Terrarium Plants for Sale - Buying & Growing Guide
Do You Know Your Growing Zone? i Growing zones help determine if a particular plant is likely to grow well in a location. It identifies the average annual minimum winter temperatures across the U.S. provided as a map by the USDA.
Terrarium Plants – Buying & Growing Guide
A terrarium is a unique environment that allows you to grow plants that would otherwise never grow in your area. Terrariums are often small, so the plants that live within them are often small too. These plants can come in many varieties, each of which holds its own interesting characteristics. To create your own unique terrarium, explore our collection of terrarium plants.
Types of Terrarium Plants
|Type||Growing Zones||Mature Height||Sun||Features|
|Polka dot plant, Hypoestes phyllostachya||10-12||12 to 18 inches||Shade to part shade: 2 to 4 hours||Bold, multi-colored leaves including purple, red, and pink.|
|Button fern, Pellaea rotundifolia||9-11||10 to 12 inches||Shade to part shade: 2 to 4 hours||Small, dark leaves along long, spreading stems.|
|Prayer plant, Maranta leuconeura||11-12||10 to 12 inches||Full sun to part shade: 4 to 6 hours||Oval leaves with a captivating pattern.|
|Baby tears, Soleirolia soleirolii||9-11||3 to 6 inches||Full sun to part shade: 4 to 6 hours||Tiny, light green leaves develop a trailing habit.|
|Spider plant, Chlorophytum comosum||9-11||1 to 2 feet||Full sun: 6 to 8 hours||Thin, two-toned leaves.|
|Nerve plant, Fittonia argyroneura||10-11||3 to 18 inches||Shade to part shade: 2 to 4 hours||Compact habit, leaves have bright, white veins.|
|Pothos, Epipremnum aureum||10-12||15 to 20 feet||Partial Shade: 3 to 4 hours||Long, trailing vine with variegated leaves.|
|Aluminum plant, Pilea cadierei||9-11||6 to 12 inches||Shade to part shade: 2 to 4 hours||Leaves have a shiny quality and bright, white markings.|
What’s the Difference Between a Closed and Open Terrarium?
When planning a terrarium, one of the biggest decisions you will need to make is whether to create an open or closed terrarium. Each option has different consequences regarding the plants you can grow and the maintenance you must do.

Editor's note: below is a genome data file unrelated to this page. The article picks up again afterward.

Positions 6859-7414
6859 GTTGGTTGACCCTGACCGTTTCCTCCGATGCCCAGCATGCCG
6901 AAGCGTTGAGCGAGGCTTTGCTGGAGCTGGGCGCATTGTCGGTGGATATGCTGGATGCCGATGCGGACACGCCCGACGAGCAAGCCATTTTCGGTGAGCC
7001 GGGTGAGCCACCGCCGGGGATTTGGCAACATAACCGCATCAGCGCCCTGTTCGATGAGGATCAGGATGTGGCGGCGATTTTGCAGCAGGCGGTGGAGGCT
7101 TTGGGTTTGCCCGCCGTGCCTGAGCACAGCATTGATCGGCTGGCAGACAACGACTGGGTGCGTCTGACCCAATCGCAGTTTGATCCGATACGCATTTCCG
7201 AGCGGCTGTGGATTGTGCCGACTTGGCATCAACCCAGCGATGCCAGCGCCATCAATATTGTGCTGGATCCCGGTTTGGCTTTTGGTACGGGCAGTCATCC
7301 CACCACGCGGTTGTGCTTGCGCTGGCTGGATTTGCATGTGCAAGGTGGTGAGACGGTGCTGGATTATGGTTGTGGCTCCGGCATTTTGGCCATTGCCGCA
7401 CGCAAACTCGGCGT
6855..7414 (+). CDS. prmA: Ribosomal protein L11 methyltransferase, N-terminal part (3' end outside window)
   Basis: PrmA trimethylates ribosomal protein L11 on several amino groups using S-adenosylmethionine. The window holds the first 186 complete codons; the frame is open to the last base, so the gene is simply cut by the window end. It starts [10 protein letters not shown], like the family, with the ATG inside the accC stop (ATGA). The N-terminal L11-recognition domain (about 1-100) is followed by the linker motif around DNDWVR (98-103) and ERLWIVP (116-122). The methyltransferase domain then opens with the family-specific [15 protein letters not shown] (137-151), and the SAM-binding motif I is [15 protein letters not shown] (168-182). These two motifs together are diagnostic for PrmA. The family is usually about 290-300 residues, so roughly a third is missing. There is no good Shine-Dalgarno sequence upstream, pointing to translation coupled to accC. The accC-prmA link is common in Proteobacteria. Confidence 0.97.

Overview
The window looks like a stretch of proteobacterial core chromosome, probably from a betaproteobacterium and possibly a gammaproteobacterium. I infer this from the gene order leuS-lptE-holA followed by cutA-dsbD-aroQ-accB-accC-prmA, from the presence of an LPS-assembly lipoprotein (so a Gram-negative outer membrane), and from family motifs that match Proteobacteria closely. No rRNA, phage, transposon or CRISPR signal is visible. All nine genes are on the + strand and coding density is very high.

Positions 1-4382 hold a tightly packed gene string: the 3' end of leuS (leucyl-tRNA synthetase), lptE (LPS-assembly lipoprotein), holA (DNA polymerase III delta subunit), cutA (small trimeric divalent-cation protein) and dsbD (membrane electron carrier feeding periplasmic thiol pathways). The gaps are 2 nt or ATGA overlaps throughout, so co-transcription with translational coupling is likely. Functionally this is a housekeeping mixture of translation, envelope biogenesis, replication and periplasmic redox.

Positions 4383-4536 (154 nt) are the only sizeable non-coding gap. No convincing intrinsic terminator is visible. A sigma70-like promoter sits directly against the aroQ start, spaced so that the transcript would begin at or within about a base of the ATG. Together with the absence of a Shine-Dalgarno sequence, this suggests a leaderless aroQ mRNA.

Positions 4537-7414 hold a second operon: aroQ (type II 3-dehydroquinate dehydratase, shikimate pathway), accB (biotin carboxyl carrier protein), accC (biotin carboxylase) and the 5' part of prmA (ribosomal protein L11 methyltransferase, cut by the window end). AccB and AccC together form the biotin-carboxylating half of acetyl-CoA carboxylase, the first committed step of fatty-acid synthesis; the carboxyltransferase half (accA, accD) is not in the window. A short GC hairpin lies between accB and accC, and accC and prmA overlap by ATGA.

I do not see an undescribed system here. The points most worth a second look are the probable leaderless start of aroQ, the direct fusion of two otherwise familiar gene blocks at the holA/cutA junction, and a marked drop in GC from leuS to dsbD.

Closed terrariums do not allow air from the outside to circulate inside. This creates an environment that is very humid and ideal for plants that love moisture. Closed terrariums often require less maintenance than open terrariums. Closed terrariums also perform better when set in indirect sunlight. The closed nature of this kind of terrarium makes it so that direct sunlight may burn the plants inside.
Open terrariums allow air to pass through. This setting is better for plants that enjoy less moisture in the air. Open terrariums also perform better in locations that have full sun exposure.
The type of terrarium you choose to make is entirely up to you. Just make sure that you understand the differences between these two and what plants can live in each one.
What Do You Need to Put Together a Terrarium?
Making a terrarium is both fun and rewarding. But to do so successfully, you will need the materials for the job. To help you understand what you will need to make your own terrarium, read through the list below:
- A container, open or closed based on your preference
- Stones and/or gravel of varying sizes
- Activated charcoal
- Soil well-suited to the plants you hope to grow
- Plants of your choosing
- Ornamental features like stone or colored glass
Those are the basic materials that you will need. Remember that the plants you select will need to be ones that can thrive in the type of terrarium you chose to make. Along with all of those materials, you will need some tools as well. With little more than a small hand shovel, you will be well on your way to making the terrarium of your dreams.